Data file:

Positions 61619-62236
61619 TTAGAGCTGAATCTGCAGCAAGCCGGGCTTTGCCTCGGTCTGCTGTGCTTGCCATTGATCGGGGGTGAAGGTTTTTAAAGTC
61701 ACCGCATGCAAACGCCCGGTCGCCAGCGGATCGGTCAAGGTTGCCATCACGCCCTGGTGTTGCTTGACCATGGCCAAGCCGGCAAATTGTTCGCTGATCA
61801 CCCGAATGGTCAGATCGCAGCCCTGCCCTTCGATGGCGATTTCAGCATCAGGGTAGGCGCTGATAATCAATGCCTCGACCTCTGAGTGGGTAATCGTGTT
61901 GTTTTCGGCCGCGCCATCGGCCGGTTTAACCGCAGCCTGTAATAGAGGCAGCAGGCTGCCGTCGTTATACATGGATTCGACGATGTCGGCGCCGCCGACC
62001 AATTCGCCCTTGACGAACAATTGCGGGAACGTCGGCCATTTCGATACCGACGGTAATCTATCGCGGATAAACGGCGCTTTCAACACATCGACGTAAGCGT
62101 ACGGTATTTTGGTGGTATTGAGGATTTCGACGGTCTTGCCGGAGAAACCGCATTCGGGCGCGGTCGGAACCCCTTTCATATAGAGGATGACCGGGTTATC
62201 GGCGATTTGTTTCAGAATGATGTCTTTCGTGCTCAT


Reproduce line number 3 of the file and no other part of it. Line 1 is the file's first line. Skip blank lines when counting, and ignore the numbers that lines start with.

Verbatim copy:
61701 ACCGCATGCAAACGCCCGGTCGCCAGCGGATCGGTCAAGGTTGCCATCACGCCCTGGTGTTGCTTGACCATGGCCAAGCCGGCAAATTGTTCGCTGATCA